Anjali Bose is Miss New India. Born into a traditional lower-middle-class family and living in a backwater town with an arranged marriage on the horizon, Anjali's prospects don't look great. But her ambition and fluency in language do not go unnoticed by her expat teacher, Peter Champion. And champion her he does, both to other powerful people who can help her along the way and to Anjali herself, stirring in her a desire to take charge of her own destiny.
So she sets off to Bangalore, India's fastest-growing major metropolis, and quickly falls in with an audacious and ambitious crowd of young people who have learned how to sound American by watching shows like Seinfeld in order to get jobs as call-center service agents, where they are quickly able to out-earn their parents. And it is in this high-tech city where Anjali, suddenly free from the traditional confines of class, caste, gender, and mores, able to confront her past and reinvent herself. Of course, the seductive pull of modernity does not come without a dark side....
In Miss New India, author Bharati Mukherjee takes readers inside the country’s conflicting worlds, where recent grad Anjali Bose is trapped between the life her parents want for her and the future that she imagines for herself in India’s fastest-growing city. Read by Farah Bala, the story is a traditional coming-of-age story with a few smart stops along the way.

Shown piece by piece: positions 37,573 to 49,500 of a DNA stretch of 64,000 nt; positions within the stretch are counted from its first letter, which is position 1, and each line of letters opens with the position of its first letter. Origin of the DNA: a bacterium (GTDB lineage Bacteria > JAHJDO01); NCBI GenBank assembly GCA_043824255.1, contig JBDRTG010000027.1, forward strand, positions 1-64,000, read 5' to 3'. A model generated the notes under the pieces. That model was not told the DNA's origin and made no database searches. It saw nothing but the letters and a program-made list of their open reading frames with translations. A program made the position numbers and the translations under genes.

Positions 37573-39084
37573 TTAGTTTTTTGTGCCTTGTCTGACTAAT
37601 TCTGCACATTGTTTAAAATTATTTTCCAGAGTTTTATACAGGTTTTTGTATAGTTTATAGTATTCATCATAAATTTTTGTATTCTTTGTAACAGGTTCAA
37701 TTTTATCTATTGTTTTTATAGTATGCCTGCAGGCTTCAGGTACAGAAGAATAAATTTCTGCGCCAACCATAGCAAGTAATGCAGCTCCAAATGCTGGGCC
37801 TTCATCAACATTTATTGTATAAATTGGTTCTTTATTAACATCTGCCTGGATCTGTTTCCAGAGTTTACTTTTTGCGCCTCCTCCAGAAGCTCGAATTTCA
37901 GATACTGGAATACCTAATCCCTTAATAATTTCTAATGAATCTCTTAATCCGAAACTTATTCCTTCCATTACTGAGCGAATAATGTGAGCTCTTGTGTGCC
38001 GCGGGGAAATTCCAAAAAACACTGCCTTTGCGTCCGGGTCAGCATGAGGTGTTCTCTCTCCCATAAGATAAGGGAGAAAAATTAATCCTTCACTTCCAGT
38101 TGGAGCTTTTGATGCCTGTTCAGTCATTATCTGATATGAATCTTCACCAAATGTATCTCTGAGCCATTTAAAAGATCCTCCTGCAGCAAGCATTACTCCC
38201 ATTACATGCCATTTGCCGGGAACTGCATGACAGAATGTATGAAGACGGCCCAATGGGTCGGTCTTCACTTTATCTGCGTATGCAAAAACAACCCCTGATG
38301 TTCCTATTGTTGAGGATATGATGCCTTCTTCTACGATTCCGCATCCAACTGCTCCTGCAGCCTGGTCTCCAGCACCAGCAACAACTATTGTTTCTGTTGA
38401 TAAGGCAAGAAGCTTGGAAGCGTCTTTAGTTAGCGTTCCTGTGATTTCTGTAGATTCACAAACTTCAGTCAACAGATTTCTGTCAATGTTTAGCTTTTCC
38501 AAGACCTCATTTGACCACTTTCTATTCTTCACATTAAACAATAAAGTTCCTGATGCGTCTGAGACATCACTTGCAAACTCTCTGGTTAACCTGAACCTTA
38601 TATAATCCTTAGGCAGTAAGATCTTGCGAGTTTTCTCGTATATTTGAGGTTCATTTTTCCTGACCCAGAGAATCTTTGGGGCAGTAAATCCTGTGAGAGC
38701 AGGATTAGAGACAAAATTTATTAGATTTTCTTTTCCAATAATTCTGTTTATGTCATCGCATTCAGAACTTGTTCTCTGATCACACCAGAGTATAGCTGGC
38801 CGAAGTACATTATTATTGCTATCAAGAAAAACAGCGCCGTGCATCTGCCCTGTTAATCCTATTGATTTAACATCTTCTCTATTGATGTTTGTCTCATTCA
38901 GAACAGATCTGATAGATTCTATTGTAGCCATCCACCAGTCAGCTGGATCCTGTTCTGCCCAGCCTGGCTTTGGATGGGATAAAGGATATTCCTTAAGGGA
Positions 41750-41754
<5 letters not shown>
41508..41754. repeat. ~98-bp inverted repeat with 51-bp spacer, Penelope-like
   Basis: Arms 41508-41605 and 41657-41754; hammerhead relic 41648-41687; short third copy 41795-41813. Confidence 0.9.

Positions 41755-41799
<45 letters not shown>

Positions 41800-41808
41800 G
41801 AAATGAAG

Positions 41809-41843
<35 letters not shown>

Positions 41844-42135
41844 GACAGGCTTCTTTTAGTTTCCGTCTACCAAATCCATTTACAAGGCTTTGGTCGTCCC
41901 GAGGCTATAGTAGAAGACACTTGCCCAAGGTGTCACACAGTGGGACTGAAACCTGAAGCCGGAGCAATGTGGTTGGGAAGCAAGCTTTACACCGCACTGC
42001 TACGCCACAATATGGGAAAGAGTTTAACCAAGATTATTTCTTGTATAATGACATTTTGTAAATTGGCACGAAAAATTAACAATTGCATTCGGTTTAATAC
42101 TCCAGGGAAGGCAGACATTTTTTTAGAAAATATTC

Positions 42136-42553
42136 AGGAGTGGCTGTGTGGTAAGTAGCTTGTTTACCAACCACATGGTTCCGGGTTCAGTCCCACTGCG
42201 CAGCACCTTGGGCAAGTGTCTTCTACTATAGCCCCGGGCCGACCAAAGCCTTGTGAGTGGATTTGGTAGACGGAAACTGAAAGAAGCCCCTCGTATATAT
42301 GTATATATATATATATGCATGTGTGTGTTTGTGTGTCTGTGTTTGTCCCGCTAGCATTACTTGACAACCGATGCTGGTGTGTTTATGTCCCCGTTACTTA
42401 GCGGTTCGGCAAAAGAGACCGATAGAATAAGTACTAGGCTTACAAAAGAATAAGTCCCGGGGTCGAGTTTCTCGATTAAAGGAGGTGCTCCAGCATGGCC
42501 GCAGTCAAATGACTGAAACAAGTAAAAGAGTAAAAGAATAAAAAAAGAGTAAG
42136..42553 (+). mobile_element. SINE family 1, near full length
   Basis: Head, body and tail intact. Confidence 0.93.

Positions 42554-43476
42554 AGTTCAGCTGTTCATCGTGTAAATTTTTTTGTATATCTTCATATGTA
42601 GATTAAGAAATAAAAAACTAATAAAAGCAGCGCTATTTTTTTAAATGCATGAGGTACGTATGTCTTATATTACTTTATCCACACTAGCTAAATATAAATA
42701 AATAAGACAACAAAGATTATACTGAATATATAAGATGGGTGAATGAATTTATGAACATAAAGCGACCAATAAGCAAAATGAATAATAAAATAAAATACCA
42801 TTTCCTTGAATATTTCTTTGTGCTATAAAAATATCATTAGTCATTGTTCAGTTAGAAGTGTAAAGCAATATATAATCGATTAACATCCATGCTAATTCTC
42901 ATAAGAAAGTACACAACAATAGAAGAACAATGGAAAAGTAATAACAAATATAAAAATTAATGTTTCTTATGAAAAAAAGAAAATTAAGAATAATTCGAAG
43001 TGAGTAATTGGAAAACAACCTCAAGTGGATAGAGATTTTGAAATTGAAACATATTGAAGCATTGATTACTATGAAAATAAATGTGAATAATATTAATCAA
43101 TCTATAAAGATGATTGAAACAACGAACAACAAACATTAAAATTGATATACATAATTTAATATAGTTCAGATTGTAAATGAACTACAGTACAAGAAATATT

After a violent encounter with her parents’ choice of prospective husband, Anjali leaves the tiny town where she grew up and hops a bus to Bangalore, where, she’s been told, success comes easy to the young Indians who work in call centers. She plans to reinvent herself new name, new clothes, new life by perfecting her English, experiencing the world, and leaving her past behind. Of course, as anyone who’s ever tried to escape their youth can tell you, that’s not always as easy as it sounds.
As she adjusts to her new life in Bangalore, Anjali’s feelings swing from determined and excited to terrified and she is a teenage girl, after all a little whiny. Narrator Farah Bala gives Anjali’s dialogue a wide range of emotion as she navigates the ups and downs of trading one life for another: from making friends and flirting with love interests to finding out what’s happened to the family she left at home, Anjali’s thoughts are as serious, passionate, anxious, and flighty as you’d expect. Along the way, a lively cast of characters weaves in and out of Anjali’s story, and Bala handles them all American English teachers, a traditional landlady, shady acquaintances with ease. Her impressive range of accents even allows her to layer one on top of the other for Indian characters pretending to be American in the call centers, all of which offers an intriguing look at the way U.S. culture is seen around the world. Blythe Copeland
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